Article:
University student health services in focus at national meeting in Ballina

Published in the July 2016 issue

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Professor Iain Graham, head of SCU's School of Health and Human Sciences, delivers one of the sessions.

Professor Iain Graham, head of SCU’s School of Health and Human Sciences, delivers one of the sessions.

The Southern Cross University Health Clinic is leading the trend among campus practitioners nationally in its provision of services to both students and the general community.

“The SCU Health Clinic at the Lismore campus bulkbills and offers a range of general practice services,” said Mrs Marlene Assim, manager of the SCU Health Clinic.

“Unlike other university health services, we see students as well as the general public at the SCU Health Clinics at Lismore and the Gold Coast, and we have allied health private practitioners including psychologists, dieticians and exercise physiologists.

“In partnership with the Northern NSW Local Health District, we also host chronic care groups and pre-natal midwifery groups.”

The SCU Health Clinic proudly hosted the Australian and New Zealand higher education health providers professional focus group meeting at Ballina this month (July 13 and 14), which brought together around 50 campus practice managers, doctors, nurses and allied health providers from across the country.

“The meeting was an opportunity for us to showcase to other universities how SCU is leading the way in terms of what we’re doing by way of services and collaborations,” Mrs Assim said.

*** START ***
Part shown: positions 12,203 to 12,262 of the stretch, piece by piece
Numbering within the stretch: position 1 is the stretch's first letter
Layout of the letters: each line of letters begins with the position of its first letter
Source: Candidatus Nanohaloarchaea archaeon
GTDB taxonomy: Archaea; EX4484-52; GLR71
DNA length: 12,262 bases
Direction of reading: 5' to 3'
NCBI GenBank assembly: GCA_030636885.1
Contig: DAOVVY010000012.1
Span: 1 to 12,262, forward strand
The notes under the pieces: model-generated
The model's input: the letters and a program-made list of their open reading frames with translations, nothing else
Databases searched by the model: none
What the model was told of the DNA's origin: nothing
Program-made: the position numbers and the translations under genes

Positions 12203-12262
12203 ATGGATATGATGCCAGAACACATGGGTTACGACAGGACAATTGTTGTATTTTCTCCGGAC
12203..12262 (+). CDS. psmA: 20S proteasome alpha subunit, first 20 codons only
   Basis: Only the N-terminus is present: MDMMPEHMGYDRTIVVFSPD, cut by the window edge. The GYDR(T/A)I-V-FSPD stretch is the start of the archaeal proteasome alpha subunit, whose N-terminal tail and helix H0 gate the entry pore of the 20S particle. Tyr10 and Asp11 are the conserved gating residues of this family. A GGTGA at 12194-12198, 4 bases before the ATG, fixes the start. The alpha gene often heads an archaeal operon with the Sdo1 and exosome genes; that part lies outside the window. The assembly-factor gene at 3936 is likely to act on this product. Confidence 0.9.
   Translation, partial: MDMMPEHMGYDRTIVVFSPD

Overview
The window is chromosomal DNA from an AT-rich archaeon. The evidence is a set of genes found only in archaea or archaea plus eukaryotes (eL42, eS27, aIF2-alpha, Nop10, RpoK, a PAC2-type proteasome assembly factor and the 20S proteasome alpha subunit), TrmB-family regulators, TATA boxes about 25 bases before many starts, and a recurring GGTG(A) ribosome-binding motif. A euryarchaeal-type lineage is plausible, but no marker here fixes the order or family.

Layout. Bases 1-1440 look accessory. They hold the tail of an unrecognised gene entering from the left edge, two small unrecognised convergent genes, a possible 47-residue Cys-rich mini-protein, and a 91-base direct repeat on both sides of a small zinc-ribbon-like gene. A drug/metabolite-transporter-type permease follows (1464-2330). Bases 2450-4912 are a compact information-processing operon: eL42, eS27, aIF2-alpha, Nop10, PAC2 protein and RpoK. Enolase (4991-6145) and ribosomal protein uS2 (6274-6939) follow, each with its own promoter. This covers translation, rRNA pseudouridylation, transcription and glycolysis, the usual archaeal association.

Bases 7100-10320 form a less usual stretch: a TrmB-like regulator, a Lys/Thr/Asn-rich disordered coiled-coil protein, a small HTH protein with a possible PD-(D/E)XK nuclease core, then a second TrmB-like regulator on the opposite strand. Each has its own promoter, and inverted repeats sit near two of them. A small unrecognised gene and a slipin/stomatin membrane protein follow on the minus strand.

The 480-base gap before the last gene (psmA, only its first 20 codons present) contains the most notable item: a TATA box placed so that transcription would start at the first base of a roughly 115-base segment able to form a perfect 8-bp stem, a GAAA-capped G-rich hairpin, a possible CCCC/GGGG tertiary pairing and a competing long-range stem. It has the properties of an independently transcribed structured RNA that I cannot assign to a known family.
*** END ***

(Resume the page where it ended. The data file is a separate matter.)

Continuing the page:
Conference topics included:

  • The Happiness Project: Recognising the whole person in a student transition and retention program – by Dr Mieke Witsel from Southern Cross University
  • Inclusive practice to improve health & wellbeing for sexuality, sex and gender diverse students – by Mr Roy Starkey, Ms Felicity Grace & Mr Neil McKellar-Stewart from ACON
  • A best practice approach to improving the health of international students – by Mr Carl Buik from BUPA

The conference convenor was Kim Turudia, Medical Services Practice Manager at Deakin University.

“University health services are not in competition with each other as we would be in private practice, so there is an enormous amount of goodwill among members to share innovations and ideas, collaborate and discuss the road ahead and what we may or may not be facing,” Ms Turudia said.

“We understand the importance of student health and wellbeing services on a university campus and how integral the services we provide are to student academic success and retention. The provision of services to staff on campus is also significant as staff health and wellbeing is a priority for many universities ongoing.”

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